Jury begins deliberating in Steve Bannon’s Jan. 6 contempt of Congress trial
On Friday, a jury began debating the fate of Steve Bannon, a former adviser to Donald Trump, who faces two charges of contempt of Congress to annul the Jan. 6 select committee.
If convicted, Bannon will face a mandatory minimum sentence of 30 days in prison and up to one year behind bars. He can also be fined between $100 and $100,000.
“This case is not complicated, but it is important,” Assistant US Attorney Molly Gaston told the jury during closing arguments Friday.
Gaston argued that Bannon “did not want to recognize the power of Congress” or play by the government’s rules.
The Department of Justice has attempted to simplify this case, by telling jurors that Bannon did not turn over documents and testify before the January 6 panel when asked to do so in October 2021 because he believed “above the law“The prosecution called two witnesses — a January 6 commission employee and an FBI special agent — and rest Their case is on Wednesday.
Bannon team to reject to file a defense Thursday, but he made it clear that they plan to appeal if he is found guilty. In closing arguments, Bannon’s attorney, Evan Corcoran, questioned whether the committee’s subpoenas had actually been signed by committee chair Benny Thompson and raised what he called a “serious question” about a witness’s participation in a book club.
Judge Carl Nichols Repeatedly to reject delay Bannon’s trial despite the defense team’s claim that the public hearings of the Jan. 6 panel would affect the jury and their claim that Bannon was barred from testifying because of Trump. Alleged claims of executive privilege. The jury was sitting Tuesday morning.
In the shutdown, the government said Congress had good reason to investigate what happened during the January 6 attack, and how such an attack might be prevented in the future.
“Our government only works if people show up. It only works if people stick to the rules, and it only works if people are held accountable while they don’t,” Gaston said.
Gaston said the subpoena was uncomplicated and Bannon chose not to cooperate. Bannon was martyred Quote from the Daily Mail After issuing subpoenas.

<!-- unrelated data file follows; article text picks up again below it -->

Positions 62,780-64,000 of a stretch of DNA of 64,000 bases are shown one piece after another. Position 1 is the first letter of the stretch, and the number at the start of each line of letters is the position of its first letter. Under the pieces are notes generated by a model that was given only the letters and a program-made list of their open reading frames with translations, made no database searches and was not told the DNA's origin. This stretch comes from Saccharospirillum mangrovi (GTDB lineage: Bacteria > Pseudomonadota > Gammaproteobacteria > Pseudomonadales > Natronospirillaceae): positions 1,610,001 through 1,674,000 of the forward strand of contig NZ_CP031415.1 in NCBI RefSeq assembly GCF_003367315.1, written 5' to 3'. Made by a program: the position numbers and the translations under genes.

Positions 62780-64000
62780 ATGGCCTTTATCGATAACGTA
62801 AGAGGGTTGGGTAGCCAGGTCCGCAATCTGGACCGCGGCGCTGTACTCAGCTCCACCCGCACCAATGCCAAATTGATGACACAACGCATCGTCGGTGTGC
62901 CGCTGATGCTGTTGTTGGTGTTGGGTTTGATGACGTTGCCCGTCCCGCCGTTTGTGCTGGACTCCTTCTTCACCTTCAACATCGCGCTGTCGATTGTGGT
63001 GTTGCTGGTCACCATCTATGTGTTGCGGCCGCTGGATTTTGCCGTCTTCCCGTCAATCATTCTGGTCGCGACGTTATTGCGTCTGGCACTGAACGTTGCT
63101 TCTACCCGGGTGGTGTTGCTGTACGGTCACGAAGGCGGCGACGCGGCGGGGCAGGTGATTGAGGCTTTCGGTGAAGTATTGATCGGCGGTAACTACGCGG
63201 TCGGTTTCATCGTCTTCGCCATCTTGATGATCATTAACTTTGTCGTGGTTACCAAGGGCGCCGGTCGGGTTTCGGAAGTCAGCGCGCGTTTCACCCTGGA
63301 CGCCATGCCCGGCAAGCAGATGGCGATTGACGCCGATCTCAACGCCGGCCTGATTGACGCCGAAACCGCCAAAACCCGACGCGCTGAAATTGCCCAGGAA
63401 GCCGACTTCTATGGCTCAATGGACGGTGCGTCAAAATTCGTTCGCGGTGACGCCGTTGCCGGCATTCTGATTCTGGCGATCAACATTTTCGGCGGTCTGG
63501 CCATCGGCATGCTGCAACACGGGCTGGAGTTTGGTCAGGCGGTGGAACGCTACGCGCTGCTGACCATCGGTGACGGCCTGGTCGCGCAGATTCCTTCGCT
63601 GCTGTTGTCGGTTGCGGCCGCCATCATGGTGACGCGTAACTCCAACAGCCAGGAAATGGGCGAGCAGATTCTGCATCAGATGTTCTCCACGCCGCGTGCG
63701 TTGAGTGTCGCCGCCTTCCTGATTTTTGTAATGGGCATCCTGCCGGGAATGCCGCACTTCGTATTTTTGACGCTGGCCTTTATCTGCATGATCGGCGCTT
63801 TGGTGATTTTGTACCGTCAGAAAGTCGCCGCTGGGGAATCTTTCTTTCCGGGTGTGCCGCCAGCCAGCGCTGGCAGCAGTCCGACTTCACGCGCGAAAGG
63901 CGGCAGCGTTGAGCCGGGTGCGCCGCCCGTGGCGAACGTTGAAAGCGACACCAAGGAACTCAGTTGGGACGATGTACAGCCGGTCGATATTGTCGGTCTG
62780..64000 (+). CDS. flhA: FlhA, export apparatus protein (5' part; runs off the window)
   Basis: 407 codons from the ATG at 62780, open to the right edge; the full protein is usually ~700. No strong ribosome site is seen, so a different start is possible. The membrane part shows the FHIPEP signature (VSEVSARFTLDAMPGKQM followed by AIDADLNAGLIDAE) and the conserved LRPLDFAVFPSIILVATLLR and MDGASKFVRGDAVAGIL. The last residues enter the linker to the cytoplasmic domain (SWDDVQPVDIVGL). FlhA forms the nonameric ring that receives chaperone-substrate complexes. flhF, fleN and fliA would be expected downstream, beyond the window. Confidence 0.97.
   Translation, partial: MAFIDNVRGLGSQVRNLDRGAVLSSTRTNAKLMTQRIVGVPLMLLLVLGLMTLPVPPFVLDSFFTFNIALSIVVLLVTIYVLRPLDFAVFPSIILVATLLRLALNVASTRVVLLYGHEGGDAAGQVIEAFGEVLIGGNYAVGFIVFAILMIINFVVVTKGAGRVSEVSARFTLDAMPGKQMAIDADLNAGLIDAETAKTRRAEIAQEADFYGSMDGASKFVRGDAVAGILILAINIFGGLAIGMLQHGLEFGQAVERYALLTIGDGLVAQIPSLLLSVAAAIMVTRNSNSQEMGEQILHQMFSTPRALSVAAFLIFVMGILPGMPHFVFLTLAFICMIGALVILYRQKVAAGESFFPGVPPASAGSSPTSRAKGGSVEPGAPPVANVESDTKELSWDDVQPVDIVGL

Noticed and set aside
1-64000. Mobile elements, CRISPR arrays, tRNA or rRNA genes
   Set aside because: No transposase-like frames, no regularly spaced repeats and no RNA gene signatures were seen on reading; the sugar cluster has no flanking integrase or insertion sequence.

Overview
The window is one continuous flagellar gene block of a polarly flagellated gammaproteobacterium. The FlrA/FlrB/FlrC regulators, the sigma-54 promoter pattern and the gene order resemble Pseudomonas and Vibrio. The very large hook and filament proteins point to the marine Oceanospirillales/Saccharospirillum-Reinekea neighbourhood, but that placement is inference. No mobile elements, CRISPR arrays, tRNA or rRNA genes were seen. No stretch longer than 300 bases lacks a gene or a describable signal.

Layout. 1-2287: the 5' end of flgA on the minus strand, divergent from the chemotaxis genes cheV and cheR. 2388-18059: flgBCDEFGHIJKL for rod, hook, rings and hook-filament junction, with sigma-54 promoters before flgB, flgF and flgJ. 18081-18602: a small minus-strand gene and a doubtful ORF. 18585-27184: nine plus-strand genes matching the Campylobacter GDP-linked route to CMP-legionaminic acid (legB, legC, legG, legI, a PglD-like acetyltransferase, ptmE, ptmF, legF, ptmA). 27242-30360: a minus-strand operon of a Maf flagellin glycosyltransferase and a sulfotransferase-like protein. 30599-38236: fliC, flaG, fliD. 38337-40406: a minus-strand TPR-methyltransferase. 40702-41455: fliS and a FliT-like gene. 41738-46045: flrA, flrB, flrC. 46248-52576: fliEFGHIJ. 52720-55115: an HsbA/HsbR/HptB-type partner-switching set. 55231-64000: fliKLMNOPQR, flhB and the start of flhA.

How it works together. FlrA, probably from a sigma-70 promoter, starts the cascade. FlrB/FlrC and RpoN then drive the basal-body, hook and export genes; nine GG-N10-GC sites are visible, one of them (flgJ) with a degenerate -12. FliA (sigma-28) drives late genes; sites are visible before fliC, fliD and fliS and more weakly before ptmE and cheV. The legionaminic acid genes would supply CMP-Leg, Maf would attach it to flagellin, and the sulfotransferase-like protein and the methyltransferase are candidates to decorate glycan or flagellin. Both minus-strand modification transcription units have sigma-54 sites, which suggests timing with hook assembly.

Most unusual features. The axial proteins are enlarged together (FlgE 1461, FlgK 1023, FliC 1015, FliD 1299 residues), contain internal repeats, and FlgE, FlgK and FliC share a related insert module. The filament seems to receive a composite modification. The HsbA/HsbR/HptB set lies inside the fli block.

“I support Trump and the Constitution,” Bannon told the Daily Mail.
Gaston told the jurors that the contempt of Congress laws were strict for some reason and that Bannon knew his claim for executive privilege had been denied.
“His belief that he has a good excuse for not complying doesn’t matter,” Gannon said. “The accused chose loyalty to Donald Trump over compliance with the law.”
Gaston said Bannon “was in contempt of Congress” and that the name of the crime attributed to him tells you everything you need to know. She added that the only person who made this case political is the accused.
“There is nothing political about knowing why January 6 happened, and how to make sure it never happens again,” Gaston said.
Bannon’s attorney Evan Corcoran, concluding his speech, told jurors they need to put January 6th off their minds when discussing this case.
Bannon’s defense team explained that they are creating a registry so they can appeal any conviction to the US Court of Appeals for the D.C. Circuit.
Corcoran attempted to cast doubt on whether the subpoena that Deputy Committee Chairman Benny Thompson signed on January 6 had actually been signed by Thompson, comparing his signature on the document to other versions of his signature. The government objected, and after all sides discussed the matter with the judge, Corcoran scrambled to move on.
Corcoran said that the commission’s chief of staff who Witnessed To the jury he made Steve Bannon an example because he had a popular podcast and because he was a former Trump adviser.
Corcoran also brought up the fact that the commission employee and Gaston knew each other vaguely from a book club, even though it was clear in court that they didn’t have a close personal relationship and hadn’t met in years.
“Make no mistake, I am not against book clubs,” he told the jury. But he insisted while keeping his face straight, “It’s a serious question.”
Corcoran also recently introduced message of President Trump regarding executive privilege, although the committee told Bannon’s attorney that the alleged privilege claim was not an excuse not to appear to testify. In fact, several senior Trump White House officials have testified before the committee and Steve Bannon has not served in the White House since 2017.
“Prosecutors are basically saying you don’t have a choice, but you do,” Corcoran told jurors.
On appeal, the government told the jurors they shouldn’t wonder what they were missing in the case. “You don’t miss anything. It’s not hard. It’s not difficult. There were two witnesses because it seems simple,” Assistant US Attorney Amanda Vaughn said. “How clear is this subpoena?”
Vaughn said Bannon “yelled at her from the top of the mountain” that he was not complying with subpoenas.
“Bannon believes that his power as one man is greater than ours, which we have all agreed to,” Vaughn said.
“That’s the definition of contempt,” Vaughn told the jurors.